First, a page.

Breaking Bad-esque cold opens, anti-heroes, etc…) and I can’t exactly say it’s planting any of its own flags, but I actually kinda liked it? I find it hard to recommend and when I break it down, it’s not super original and many of the characteristics of the show are things I don’t normally care for, but somehow it tweaked me just right. At least until the very end, which is an anticlimax (albeit one you can kinda see coming). It’s about a spy who goes undercover at a piping firm in order to travel to Europe and do some sort of deal to prevent Iran from going nuclear. Things immediately go wrong, and pretty much the whole series is an ever-telescoping series of crises built on top of crises. It has this ridiculous sense of deadpan dark humor (I think? Nothing about this show makes perfect sense to me…) that I don’t think I have any reference point for… It’s almost worth watching so that you can get to the Rock/Paper/Scissors game scene towards the end of the series, which is utterly brilliant. Again, a hard one to recommend though. It might be worth watching the first episode (it’s an Amazon Prime original though, so I think you can only see it there). If you’re on board with the ridiculous things that happen there, this series might be for you. I honestly still don’t know what to think about it, which probably means I think its good?


  • Dunkirk – Christopher Nolan’s WWII epic is indeed a spectacle to behold, one of the best photographed movies of the year and definite nominee for Most Visually Stunning in the Kaedrin Movie Awards. Not a ton of dialog and minimal plot, and yet it’s propulsively paced and at times harrowing. It’s not your traditional crowd-pleaser, but nods in that direction far enough to keep interest up. I hope it continues to do well. It will likely make my top 10 of the year, though perhaps towards the bottom of that list…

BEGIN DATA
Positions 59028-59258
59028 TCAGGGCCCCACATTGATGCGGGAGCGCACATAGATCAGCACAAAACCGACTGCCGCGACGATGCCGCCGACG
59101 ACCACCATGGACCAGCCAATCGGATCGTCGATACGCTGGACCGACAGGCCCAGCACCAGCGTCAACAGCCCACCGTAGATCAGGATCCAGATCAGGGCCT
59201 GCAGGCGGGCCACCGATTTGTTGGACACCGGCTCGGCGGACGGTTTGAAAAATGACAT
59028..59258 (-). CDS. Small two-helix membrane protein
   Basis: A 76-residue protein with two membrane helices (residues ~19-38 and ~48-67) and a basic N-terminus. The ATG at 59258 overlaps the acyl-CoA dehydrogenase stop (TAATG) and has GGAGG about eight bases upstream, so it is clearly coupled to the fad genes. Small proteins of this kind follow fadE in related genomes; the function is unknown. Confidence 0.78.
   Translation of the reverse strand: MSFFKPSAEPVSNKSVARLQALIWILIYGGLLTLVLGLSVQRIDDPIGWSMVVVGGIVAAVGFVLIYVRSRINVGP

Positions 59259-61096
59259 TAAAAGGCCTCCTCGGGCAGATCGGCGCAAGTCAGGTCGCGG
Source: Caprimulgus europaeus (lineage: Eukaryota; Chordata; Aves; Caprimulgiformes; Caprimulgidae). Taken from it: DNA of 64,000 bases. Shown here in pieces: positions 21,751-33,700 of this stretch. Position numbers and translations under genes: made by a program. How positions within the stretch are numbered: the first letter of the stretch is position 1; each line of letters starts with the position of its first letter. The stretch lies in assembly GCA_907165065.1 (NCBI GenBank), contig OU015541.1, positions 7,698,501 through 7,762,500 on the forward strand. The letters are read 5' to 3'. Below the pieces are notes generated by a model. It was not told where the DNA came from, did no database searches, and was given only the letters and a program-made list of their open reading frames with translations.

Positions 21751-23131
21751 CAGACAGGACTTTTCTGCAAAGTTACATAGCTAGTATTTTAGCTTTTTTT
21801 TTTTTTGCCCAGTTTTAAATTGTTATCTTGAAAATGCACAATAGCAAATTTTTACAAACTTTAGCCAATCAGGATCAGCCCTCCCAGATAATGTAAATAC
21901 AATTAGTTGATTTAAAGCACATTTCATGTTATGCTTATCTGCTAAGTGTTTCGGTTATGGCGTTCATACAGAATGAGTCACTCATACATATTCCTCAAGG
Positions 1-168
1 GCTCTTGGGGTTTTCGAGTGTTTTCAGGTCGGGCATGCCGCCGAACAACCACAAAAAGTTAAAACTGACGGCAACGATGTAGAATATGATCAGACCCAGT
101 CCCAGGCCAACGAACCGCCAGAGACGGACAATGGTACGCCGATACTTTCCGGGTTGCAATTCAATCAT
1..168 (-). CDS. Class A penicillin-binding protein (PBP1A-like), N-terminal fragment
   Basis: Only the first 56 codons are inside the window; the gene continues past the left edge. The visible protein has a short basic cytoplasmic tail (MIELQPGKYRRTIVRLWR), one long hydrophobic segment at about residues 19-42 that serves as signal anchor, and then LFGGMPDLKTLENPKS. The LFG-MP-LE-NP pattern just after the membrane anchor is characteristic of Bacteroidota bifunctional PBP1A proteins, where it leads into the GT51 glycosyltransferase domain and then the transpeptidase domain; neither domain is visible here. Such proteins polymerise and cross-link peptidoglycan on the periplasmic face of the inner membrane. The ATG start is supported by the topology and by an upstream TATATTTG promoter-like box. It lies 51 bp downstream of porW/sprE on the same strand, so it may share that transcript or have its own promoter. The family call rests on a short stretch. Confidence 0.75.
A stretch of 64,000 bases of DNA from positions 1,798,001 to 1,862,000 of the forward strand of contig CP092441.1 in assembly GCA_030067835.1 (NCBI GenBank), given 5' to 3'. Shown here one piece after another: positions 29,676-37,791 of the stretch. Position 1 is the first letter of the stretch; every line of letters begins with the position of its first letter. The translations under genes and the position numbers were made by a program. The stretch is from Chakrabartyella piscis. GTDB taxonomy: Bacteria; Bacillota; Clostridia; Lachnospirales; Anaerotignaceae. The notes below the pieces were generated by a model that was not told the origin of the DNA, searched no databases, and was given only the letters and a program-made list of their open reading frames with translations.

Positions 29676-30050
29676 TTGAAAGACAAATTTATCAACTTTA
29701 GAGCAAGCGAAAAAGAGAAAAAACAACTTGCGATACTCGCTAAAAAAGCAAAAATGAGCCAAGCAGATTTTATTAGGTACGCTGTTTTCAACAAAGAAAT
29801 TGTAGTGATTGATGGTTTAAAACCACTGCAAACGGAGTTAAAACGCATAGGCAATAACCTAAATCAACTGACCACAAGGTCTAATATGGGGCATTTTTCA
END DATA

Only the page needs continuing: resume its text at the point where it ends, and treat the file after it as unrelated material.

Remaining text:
• The Big Sick – Delightful romantic comedy based on the true story of Emily V. Gordon and Kumail Nanjiani (who wrote the script), and you can see that heart up there on the screen. It deals a lot with family and culture clash in a sophisticated way, but it never drags at all, and is generally able to leaven the drama with comedy. Another film that will likely make my top 10.
  • Baby Driver – Edgar Wright’s latest is fantastic entertainment, a sort of hybrid musical that substitutes car chases for dance numbers. This works spectacularly for the first two thirds, but there’s some serious third act problems with the story (lots of inexplicable decisions and character turns), even though the execution of what’s there is still very enjoyable. Hitchcock’s refrigerator comes to mind here – it works ok when your watching it, but does not hold up to scrutiny. Not a shoe-in for the top 10, but will definitely be a candidate and it will certainly garner a Kaedrin Movie Award or two. Still recommended!


  • The Rise and Fall of D.O.D.O. by Neal Stephenson and Nicole Galland – I’m about two thirds of the way through this book, which features witches, a quantum mechanical explanation for magic, and lots of time travel. And bureaucracy. I’m pretty much loving it so far, but as a long-time Stephenson fanatic, I think you could probably have guessed that, right? Really curious to see how it will play out (seems like a solid candidate for a Hugo nomination for me). More thoughts forthcoming in a full review…
  • Black Hole Blues and Other Songs from Outer Space by Janna Levin – Non-fiction story of gravitational waves and the LIGO project – an arduous, fifty-year endeavor to measure gravitation waves from events like two black holes colliding… So far seems to be pretty excessively focused on the personalities involved and the hoops they had to jump through to get funded, etc… Interesting stuff, but not necessarily the most immersive story.